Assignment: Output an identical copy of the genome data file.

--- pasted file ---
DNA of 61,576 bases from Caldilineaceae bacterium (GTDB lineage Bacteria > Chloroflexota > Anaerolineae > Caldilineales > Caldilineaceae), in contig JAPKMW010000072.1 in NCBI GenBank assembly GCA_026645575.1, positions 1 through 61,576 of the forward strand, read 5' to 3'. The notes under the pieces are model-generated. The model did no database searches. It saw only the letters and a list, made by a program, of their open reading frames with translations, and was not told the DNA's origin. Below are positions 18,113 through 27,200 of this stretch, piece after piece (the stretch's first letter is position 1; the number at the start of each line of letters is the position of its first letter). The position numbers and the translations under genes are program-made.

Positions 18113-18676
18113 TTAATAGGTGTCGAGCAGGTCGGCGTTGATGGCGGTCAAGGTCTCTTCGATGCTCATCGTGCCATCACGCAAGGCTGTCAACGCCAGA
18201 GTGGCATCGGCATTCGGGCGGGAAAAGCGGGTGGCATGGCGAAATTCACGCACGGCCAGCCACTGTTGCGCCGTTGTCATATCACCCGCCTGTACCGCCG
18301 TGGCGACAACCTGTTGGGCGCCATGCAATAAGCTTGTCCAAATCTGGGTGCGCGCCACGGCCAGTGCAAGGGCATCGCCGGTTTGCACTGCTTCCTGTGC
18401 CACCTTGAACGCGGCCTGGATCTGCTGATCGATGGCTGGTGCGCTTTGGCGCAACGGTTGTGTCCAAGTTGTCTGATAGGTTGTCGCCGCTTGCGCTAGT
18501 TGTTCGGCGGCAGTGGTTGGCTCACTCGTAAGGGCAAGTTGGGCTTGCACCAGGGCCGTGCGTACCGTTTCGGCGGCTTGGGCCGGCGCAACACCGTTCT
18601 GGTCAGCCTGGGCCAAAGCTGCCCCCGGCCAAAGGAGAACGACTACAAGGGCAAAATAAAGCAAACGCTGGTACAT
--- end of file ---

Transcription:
DNA of 61,576 bases from Caldilineaceae bacterium (GTDB lineage Bacteria > Chloroflexota > Anaerolineae > Caldilineales > Caldilineaceae), in contig JAPKMW010000072.1 in NCBI GenBank assembly GCA_026645575.1, positions 1 through 61,576 of the forward strand, read 5' to 3'. The notes under the pieces are model-generated. The model did no database searches. It saw only the letters and a list, made by a program, of their open reading frames with translations, and was not told the DNA's origin. Below are positions 18,113 through 27,200 of this stretch, piece after piece (the stretch's first letter is position 1; the number at the start of each line of letters is the position of its first letter). The position numbers and the translations under genes are program-made.

Positions 18113-18676
18113 TTAATAGGTGTCGAGCAGGTCGGCGTTGATGGCGGTCAAGGTCTCTTCGATGCTCATCGTGCCATCACGCAAGGCTGTCAACGCCAGA
18201 GTGGCATCGGCATTCGGGCGGGAAAAGCGGGTGGCATGGCGAAATTCACGCACGGCCAGCCACTGTTGCGCCGTTGTCATATCACCCGCCTGTACCGCCG
18301 TGGCGACAACCTGTTGGGCGCCATGCAATAAGCTTGTCCAAATCTGGGTGCGCGCCACGGCCAGTGCAAGGGCATCGCCGGTTTGCACTGCTTCCTGTGC
18401 CACCTTGAACGCGGCCTGGATCTGCTGATCGATGGCTGGTGCGCTTTGGCGCAACGGTTGTGTCCAAGTTGTCTGATAGGTTGTCGCCGCTTGCGCTAGT
18501 TGTTCGGCGGCAGTGGTTGGCTCACTCGTAAGGGCAAGTTGGGCTTGCACCAGGGCCGTGCGTACCGTTTCGGCGGCTTGGGCCGGCGCAACACCGTTCT
18601 GGTCAGCCTGGGCCAAAGCTGCCCCCGGCCAAAGGAGAACGACTACAAGGGCAAAATAAAGCAAACGCTGGTACAT